Or in other words – why don’t my page elements match my CSS background colours!
Following on from my recent article exploring the basics of Colour Management, I am going to explain the reasons why getting consistent colour throughout your website design can sometimes seem troublesome. From the previous article, we can see why colour profiles are important. They provide information on how the colours contained within an image file should be rendered – not just on your monitor, but on anyone’s monitor.
Remember the sequence of Target Profile > Conversion > Destination Profile. In terms of the world wide web, this usually means
Target profile – This is usually, but not confined to:
- Un-tagged (un-managed) RGB – the sort of JPEG output you get from Adobe Fireworks. Also, GIF and PNG files are by nature, un-tagged.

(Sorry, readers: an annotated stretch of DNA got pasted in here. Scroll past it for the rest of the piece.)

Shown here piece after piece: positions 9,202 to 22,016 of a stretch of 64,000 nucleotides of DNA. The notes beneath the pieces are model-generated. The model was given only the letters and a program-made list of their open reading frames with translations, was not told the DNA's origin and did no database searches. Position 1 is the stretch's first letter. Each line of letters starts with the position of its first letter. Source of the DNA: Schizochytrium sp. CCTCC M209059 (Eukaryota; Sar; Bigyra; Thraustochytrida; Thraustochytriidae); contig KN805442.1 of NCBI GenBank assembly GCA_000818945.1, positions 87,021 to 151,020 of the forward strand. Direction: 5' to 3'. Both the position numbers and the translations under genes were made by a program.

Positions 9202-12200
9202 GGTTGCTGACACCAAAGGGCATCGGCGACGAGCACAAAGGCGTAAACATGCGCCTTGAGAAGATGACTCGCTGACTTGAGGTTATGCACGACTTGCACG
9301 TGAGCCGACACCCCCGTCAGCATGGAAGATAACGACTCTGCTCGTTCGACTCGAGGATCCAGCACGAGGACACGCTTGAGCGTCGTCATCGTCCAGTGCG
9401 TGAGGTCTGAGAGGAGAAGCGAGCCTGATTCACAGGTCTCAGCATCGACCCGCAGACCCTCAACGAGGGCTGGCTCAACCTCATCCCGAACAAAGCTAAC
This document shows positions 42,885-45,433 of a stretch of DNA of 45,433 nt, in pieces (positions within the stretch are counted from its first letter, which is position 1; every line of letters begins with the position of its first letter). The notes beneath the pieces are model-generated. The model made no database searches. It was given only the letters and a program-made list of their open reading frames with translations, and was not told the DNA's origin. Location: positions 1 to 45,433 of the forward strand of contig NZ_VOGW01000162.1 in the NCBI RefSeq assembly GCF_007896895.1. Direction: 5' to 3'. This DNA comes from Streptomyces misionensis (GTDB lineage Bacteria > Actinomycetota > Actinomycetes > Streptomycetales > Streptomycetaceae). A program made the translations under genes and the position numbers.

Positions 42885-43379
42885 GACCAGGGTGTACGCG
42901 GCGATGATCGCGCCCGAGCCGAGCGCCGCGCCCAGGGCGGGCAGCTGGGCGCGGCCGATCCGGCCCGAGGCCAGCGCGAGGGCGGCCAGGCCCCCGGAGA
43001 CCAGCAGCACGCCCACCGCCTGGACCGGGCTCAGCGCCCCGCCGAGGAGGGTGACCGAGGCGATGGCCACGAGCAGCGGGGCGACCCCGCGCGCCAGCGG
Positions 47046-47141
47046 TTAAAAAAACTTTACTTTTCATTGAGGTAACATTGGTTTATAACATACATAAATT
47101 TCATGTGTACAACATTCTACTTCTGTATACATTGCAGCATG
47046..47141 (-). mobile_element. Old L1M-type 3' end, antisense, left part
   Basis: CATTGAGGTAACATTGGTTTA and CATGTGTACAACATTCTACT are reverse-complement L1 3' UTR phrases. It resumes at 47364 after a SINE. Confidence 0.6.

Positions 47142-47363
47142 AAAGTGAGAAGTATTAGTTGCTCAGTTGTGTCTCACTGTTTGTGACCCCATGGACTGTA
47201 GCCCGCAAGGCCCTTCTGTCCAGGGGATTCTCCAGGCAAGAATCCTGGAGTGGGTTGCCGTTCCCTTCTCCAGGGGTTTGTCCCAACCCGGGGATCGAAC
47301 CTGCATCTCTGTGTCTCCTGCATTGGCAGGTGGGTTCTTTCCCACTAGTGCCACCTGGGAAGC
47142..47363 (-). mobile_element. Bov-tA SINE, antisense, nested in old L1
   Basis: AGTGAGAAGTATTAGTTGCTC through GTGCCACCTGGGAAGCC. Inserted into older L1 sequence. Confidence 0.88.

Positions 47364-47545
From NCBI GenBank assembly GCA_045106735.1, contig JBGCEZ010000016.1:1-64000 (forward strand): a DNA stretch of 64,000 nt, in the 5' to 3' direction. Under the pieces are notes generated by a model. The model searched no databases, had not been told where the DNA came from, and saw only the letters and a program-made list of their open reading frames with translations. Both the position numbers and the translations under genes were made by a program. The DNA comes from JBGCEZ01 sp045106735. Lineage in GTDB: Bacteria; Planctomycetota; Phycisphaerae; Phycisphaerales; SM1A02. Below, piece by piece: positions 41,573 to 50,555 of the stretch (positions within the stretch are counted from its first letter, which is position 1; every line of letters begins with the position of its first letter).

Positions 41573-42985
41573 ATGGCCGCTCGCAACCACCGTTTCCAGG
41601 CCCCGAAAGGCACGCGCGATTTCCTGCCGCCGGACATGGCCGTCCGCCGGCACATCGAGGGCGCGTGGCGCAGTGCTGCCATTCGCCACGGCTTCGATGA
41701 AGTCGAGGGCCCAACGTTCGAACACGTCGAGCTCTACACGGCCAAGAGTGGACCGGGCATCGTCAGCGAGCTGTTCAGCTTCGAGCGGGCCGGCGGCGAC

- sRGB Images – most often the result of working in a colour managed application, such as Photoshop. sRGB is actually the standard for the web, but we will soon see how this can cause problems in Safari.
- Adobe 1998 RGB – usually confined to situations where photographs have been included which have been tagged with the Adobe 1998 RGB profile.
Conversion – whichever default colour engine is being used by the operating system. The differences between the output from these engines, for the purposes of rendering web content is negligible, so don’t worry too much about which engine is doing the work.
Destination profile – This will be the default monitor profile on the end-user’s machine. Most uncalibrated systems just use a standard monitor profile that ships with the operating system. Often wholly inaccurate, but for the purpose of consistency, this isn’t really important. We are just trying to demonstrate how the colour shifts occur within the end-user’s system. Read More…